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Cookware Longevity, Proper Care For Extended Life

Cookware is a household item we all use almost every day. No matter how good or expensive the utensil might be, proper care will not only prolong its useful life it will also provide you with better cooking results. We will list the most popular cookware metals and the best cleaning and care procedures. We will also list some doníts along the way.

Copper- Purchase one of the commercial copper cleaners on the market. I also read that a soft cloth or sponge that is soaked with lemon juice or vinegar and sprinkled with salt will work to remove slight stains. Never use a metal scrubber or steel wool that will scratch the surface. If the pot is lined, never use utensils that will chip or scratch the lining. Never use copper pots when cooking acidic foods such as tomatoes or other fruits. Copper is a relatively soft metal, so take care when storing not to dent or damage the outside or the lining, also be careful not to get the utensil out of round from stacking.

Aluminum- This metal does have some reaction with air or water with high iron content; the result will be the utensil will look dull and slightly dark. A good way to brighten up this utensil is to cook apples, tomatoes or another high acid food. A good way to achieve the same effect is to add 1 to 2 teaspoons cream of tartar per quart of water or 2 tablespoons vinegar per quart of water for 15 minutes in the pan. You will find that vinegar is a very good cleaner of this metal especially for lime build up. As with cooper cookware do not use any abrasive cleaners or pads to scrub, this will scratch the surface (the only time you may have to use a soap filled steel wool pad is if burnt on food is a problem), try to soak in hot water first and scrap with a wooden spoon. Never quench an aluminum pan in water, make sure it cools to the touch first or it may warp.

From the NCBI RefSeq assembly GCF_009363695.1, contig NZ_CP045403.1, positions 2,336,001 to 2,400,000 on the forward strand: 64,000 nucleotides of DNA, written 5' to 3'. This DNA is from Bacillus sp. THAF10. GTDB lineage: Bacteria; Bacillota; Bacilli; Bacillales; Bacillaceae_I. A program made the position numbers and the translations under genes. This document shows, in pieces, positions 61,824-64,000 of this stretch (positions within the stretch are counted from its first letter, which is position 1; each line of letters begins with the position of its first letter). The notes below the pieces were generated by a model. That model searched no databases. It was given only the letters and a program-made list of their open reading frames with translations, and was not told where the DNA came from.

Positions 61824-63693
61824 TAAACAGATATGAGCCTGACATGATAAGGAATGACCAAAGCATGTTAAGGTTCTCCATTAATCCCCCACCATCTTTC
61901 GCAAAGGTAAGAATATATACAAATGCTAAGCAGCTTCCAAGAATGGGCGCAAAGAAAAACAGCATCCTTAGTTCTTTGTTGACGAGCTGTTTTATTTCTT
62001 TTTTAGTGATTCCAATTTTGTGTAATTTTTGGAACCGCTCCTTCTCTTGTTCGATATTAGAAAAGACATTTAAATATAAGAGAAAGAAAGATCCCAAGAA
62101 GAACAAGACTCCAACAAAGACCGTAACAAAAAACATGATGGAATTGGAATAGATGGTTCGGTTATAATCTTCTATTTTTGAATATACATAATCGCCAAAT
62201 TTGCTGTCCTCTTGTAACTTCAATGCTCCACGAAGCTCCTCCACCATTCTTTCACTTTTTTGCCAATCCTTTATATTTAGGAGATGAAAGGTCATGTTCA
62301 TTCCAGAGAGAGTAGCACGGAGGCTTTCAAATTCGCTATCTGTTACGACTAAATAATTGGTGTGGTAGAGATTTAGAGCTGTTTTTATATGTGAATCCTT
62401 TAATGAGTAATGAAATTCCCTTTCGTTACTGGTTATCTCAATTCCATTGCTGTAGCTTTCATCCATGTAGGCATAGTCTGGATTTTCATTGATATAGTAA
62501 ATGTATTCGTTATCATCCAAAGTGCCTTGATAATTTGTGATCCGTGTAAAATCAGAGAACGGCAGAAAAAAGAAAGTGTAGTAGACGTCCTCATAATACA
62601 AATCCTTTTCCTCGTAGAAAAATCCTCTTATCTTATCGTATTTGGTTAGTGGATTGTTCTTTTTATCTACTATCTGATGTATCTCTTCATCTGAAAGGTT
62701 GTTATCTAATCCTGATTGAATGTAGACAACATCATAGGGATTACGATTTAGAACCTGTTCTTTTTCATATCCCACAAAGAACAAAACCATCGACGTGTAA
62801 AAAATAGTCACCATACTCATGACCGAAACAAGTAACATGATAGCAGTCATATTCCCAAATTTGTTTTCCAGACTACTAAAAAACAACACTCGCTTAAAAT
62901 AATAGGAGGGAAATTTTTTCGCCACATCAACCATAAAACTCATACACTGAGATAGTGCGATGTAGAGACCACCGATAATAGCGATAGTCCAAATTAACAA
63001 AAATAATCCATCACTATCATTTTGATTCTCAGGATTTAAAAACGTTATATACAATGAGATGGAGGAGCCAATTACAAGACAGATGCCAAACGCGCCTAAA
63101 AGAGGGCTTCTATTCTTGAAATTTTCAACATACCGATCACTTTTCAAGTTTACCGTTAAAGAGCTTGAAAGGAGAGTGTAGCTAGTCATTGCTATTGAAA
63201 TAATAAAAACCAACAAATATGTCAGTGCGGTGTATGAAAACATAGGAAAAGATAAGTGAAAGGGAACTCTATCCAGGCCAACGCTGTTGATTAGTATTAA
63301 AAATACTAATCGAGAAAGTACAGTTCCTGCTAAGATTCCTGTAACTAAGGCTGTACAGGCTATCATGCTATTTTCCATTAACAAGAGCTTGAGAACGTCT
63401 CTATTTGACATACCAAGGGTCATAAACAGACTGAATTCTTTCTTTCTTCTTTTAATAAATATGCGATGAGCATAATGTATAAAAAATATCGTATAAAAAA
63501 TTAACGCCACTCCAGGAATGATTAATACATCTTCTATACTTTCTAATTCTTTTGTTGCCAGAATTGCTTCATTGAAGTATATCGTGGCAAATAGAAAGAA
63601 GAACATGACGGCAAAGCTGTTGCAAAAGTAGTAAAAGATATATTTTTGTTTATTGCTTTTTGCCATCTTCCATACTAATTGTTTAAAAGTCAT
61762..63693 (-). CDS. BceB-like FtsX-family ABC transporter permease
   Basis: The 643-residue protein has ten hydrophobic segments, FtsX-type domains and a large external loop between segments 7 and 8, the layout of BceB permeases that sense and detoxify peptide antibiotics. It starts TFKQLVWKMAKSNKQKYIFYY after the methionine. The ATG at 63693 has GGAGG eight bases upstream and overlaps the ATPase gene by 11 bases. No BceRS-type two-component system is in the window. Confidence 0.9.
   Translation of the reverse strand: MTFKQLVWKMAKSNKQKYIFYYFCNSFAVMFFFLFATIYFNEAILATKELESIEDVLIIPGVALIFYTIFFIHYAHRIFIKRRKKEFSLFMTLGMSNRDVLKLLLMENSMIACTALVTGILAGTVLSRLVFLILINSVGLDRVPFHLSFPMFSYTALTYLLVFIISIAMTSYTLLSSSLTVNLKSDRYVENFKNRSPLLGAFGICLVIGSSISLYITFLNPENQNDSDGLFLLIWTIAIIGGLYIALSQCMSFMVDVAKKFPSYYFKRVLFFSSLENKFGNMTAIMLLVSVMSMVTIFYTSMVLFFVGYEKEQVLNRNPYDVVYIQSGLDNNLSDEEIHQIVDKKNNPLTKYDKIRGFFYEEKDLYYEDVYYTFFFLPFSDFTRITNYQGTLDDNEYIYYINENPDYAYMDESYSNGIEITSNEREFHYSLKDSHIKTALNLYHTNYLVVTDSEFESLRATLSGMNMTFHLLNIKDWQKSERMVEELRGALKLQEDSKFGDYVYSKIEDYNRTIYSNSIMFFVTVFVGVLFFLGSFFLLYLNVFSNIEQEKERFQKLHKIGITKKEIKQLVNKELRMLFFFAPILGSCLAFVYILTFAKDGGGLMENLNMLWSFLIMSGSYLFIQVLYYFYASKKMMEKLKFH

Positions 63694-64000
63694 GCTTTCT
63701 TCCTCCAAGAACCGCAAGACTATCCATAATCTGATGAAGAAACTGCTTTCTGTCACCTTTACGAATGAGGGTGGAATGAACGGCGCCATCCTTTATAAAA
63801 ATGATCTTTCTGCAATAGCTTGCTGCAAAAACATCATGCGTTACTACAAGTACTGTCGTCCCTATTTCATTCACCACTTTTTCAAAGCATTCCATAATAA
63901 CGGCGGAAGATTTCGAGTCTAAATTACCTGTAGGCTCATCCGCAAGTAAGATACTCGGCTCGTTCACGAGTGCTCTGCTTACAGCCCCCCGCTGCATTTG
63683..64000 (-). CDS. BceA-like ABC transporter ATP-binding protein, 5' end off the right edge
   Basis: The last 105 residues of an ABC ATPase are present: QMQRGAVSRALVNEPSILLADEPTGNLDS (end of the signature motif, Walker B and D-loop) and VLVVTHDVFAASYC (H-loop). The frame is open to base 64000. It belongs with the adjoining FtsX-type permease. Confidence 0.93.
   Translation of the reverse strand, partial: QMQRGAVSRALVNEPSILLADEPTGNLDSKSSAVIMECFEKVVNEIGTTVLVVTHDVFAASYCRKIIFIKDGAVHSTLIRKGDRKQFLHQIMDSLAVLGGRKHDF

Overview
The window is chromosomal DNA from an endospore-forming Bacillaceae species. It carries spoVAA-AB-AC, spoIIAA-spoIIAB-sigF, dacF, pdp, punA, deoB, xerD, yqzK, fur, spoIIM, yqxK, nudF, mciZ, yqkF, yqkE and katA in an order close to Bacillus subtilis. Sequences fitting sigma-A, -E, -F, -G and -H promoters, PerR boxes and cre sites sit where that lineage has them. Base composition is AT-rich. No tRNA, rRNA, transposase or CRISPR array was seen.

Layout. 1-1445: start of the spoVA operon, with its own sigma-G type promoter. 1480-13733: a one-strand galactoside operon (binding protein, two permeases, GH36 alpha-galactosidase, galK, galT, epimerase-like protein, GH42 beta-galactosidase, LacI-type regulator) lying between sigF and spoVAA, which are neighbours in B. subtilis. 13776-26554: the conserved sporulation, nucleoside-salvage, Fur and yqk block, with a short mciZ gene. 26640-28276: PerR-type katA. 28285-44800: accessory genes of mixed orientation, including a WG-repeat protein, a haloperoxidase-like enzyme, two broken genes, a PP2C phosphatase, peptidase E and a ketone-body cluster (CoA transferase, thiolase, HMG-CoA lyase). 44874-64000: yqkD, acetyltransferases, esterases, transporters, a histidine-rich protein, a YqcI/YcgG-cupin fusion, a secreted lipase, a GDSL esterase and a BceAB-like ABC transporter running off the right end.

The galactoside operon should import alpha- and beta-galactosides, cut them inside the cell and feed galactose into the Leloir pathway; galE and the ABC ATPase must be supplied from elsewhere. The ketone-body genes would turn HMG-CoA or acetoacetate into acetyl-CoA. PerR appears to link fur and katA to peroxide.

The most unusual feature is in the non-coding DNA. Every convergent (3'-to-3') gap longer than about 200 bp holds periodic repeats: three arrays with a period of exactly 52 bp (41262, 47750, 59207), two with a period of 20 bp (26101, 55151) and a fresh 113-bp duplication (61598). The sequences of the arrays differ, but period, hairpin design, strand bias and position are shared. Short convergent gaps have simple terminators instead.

Stainless Steel cookware- This cookware should be easy to keep top appearance for years. Never let it boil dry, the result will cause discoloration from the hot spots. The biggest complaint is the utensils will streak or spot when drying, or get slight heat streaks. The best way to resolve these streaks is to use olive oil, vinegar, or club soda. Just rub a small amount on and the streaks vanish. The same rules apply for all quality cookware; do not use any pad that could scratch the surface.

Cast Iron Ė The key to this cookware is the seasoning of the utensil. You will want to make sure you do not remove this seasoning in the process of cleaning. Never place in a dishwasher, this will over scrub with detergents and remove the non stick seasoning. Clean this cookware while it is still hot by rinsing with hot water and scraping only when necessary. Never store food in cast iron, this is bad for the seasoning of the pan and a metal taste will be given to the food. After washing dry the utensil with a cloth and if possible place in a warm oven to make sure all moisture is removed. Store the utensil with the lids off to keep from collecting moisture. If rust does appear, the pan should be re-seasoned.

General care for metal cookware would include never use a caustic cleaner such as oven cleaner. Never use metal scouring pads or steel wool on fine finishes. Never quench the utensil by placing the hot pan in water. If food sticks you should soak or add water and place the utensil on low heat until loosened. If you must use a scrubbing pad use nothing more abrasive than nylon. A hanging or wall mount pot and pan rack is a very good investment to help prevent storage damage and moisture collection during humid conditions. This will also make finding the utensils you want easy and will show off your collection.

When you purchase your cookware read the manufactures' recommendations for cleaning, storage and use. Never use any chemical or material not listed by the manufacturer.

Submitted by:

Dale Crouse

Dale Crouse is a certified Six Sigma Black Belt. Linda, his wife started a website selling quality cookware and she wanted to know how the products she sold compared to other sites. Dale will be writing articles showing how to make the best choices in purchasing cookware from his research. Visit Linda's website at http://www.mypothandle.com.




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